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click to enlarge PIE OH MY: Charlotte's, in Keo.
  • PIE OH MY: Charlotte's, in Keo.

The first thing I ever stole was chocolate.

I was 2 or 3, my brother a couple of years older, and he didn’t yet know me well enough to know he needed to keep his eyes on his Easter basket when I was around. By the time they found me, all that was left of his chocolate bunny — my own was hours gone — was smeared across my smiling, thieving little cheeks.

I still get that thrill from dessert, whether it’s a handful of chocolate chips from a bag in the fridge or some award-winning, magazine-worthy work of calorie-laden art in a restaurant I can’t afford. I feel the need to suppress a mischievous giggle, to check out the next table in case someone’s got a wagging finger ready to point my way. It’s the food equivalent of sneaking off behind the bleachers with your boyfriend: the furtiveness adds to the flavor.

And while there are some strong-willed dullards out there who manage to resist the siren call of cobbler every summer and wouldn’t touch a Double-Stuf no matter how sure they were no one would see, dessert remains a welcome and lucrative presence on the menus at our readers’ favorite restaurants.

“We have a great percentage of dessert sales here,” said Genevieve Lucas, pastry chef at So Restaurant-Bar in Hillcrest, this year’s winner for best new restaurant. “So is one of those kinds of places that’s a little bit of a splurge no matter what it is on menu you decide to order. When people have already made the decision to go out to a nice dinner and have a couple of good cocktails, it’s easier to say yes to dessert at the end of the meal.”

Lucas is an artist by education, and she brings that to her dessert-making.

“Every piece of my art background goes into what I do, whether it’s the baking process or the plate design itself,” she said. “You eat with your eyes first.”

So’s regular dessert menu includes a Quattro Leches cake (pound cake soaked in four kinds of milk, as the name suggests) and a creme brulee cheesecake — cheesecake with a crunchy caramelized sugar layer. She also works in one or two specials.

But Lucas’ signature creation may be the most recognizable dessert in Little Rock: The Chocolate Sack, a gargantuan assemblage of all things sweet and tasty — an 8-year-old’s dream ice cream sundae, on steroids, hipped up for a chic night on the town.

Its base is an actual sack made of chocolate — Lucas and her assistants melt imported chocolate and paint it on the insides of small wax-paper bags, then freeze them and peel off the paper. Into the box go several scoops of homemade honey ice cream, marshmallow cream, chocolate sauce, mixed-berry compote, graham cracker crumbs and chopped pistachios, homemade vanilla bean whipped cream and cajita sauce (caramelized sweetened condensed milk). It’s garnished with fresh strawberries and a puddle of sauce on the side. The finished product would turn Martha Stewart green.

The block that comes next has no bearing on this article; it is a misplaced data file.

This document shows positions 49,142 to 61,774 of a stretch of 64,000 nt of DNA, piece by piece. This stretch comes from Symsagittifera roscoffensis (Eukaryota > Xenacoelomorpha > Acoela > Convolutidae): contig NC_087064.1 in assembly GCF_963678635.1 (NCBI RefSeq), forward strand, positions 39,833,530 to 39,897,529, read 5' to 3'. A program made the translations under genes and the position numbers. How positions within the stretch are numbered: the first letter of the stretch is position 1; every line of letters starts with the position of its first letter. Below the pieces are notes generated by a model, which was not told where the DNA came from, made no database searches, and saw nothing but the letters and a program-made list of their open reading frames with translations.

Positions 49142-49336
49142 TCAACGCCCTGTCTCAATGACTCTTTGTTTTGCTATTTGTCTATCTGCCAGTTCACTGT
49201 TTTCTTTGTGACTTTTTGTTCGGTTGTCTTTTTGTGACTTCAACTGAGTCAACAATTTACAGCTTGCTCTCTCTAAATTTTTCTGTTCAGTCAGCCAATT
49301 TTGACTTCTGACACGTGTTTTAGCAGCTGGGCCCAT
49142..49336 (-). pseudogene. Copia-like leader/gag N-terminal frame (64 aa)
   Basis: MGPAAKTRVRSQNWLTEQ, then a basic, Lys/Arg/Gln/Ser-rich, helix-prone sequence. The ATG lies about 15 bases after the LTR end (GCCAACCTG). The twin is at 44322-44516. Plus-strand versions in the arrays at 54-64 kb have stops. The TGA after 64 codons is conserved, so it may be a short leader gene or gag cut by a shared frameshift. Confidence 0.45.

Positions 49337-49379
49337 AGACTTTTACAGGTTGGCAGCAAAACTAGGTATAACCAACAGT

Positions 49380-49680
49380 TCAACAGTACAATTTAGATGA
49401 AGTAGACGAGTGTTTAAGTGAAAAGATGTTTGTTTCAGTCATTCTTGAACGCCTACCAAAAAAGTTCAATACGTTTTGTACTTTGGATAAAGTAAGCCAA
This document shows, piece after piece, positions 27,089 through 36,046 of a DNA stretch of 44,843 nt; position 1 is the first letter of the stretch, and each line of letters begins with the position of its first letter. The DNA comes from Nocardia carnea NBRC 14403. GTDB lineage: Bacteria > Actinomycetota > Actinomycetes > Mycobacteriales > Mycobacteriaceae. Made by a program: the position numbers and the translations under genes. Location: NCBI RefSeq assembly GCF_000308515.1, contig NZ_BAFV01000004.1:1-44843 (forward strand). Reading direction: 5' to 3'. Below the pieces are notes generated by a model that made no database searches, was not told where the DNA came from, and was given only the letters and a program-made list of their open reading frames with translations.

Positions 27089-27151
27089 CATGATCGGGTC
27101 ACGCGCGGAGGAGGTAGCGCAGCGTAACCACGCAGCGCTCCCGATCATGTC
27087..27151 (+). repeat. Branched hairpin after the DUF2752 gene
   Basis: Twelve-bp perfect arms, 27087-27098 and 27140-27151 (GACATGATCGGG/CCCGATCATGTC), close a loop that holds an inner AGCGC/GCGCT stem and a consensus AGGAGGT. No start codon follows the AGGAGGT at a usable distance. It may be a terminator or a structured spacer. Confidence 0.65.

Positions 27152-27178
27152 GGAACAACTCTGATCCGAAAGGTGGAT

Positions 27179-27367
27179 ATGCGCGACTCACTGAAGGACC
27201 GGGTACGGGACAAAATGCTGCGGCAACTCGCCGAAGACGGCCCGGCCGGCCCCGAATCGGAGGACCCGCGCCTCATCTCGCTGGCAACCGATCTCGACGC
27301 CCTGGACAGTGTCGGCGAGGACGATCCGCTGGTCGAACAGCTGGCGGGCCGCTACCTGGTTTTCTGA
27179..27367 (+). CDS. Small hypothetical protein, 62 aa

But the best part? Dainty and stylish as it looks, the only real way to eat it — to guarantee the proper blending of all those flavors — is to make a giant mess. Whack the crunchy frozen chocolate with a spoon until it cracks open, and then smoosh up all the innards into a big old mushy swimming pool of goo. You may be wearing $200 shoes, but you will feel like you’re 5 years old.

You can’t talk about dessert in Little Rock without talking about Trio’s, the perennial winner in this category.

“There are people who come and have dessert first — the pre-sert,” catering manager Stephanie Caruthers said.

Trio’s dessert menu is delightfully long — a variable assortment of between seven and 11 choices, with a few staples that, Caruthers said, “We always keep because if we didn’t, people would write us letters.”

Among the favorites: The raspberry cream cheese pie, which is very creamy, fluffier than cheesecake, with a delicious raspberry topping. (The only way it might be better is if the cream cheese was chocolate-flavored. There is no better flavor combination in the world than raspberry and chocolate.) Other year-round standards are the Banana Delight — a layered banana pudding concoction — and the flourless chocolate mousse cake, which is wonderfully moist and dense.

But one of Trio’s most popular desserts doesn’t show up until mid-spring: the strawberry shortcake, made with Arkansas berries and an old-fashioned shortbread crust.

“People start calling in the middle of April and asking, ‘When are you starting it? When are you starting it?’ ” Caruthers said.

Establishments outside the Little Rock city limits also charmed our readers’ sweet teeth this year: Among them, Charlotte’s Eats and Sweets in Keo, known for its pies, and Cafe 1217 in Hot Springs, which features pies, cakes and bar cookies.

The chocolate pie is aces at Charlotte’s — of the darker variety, with a skyscraper of meringue on top. Owner Charlotte Bowls, a former bookkeeper, learned to make pies from a veteran named Norma Morris, who signed on temporarily when Bowls opened her restaurant 13 years ago and stayed for six years.

“We all make the pies now,” Bowls said. “I’ve taught the girls to make the crust. We make everything from scratch.”

Bowls’ husband, Curtis, makes a few cakes every day as well, and the German chocolate I tried was fantastic. But the pies star, no question.

The pie list rotates every day, with standards like coconut cream and egg custard as well as more adventurous types. Summertime brings fresh strawberry pie on Fridays.

“We have certain people who come certain days” to get particular flavors, Bowls said.

One of them, perhaps worried that Bowls might be too modest as she talked to me, stopped by our table on his way out to offer his own opinion:

“Make sure you write that this is the best pie in the state.”

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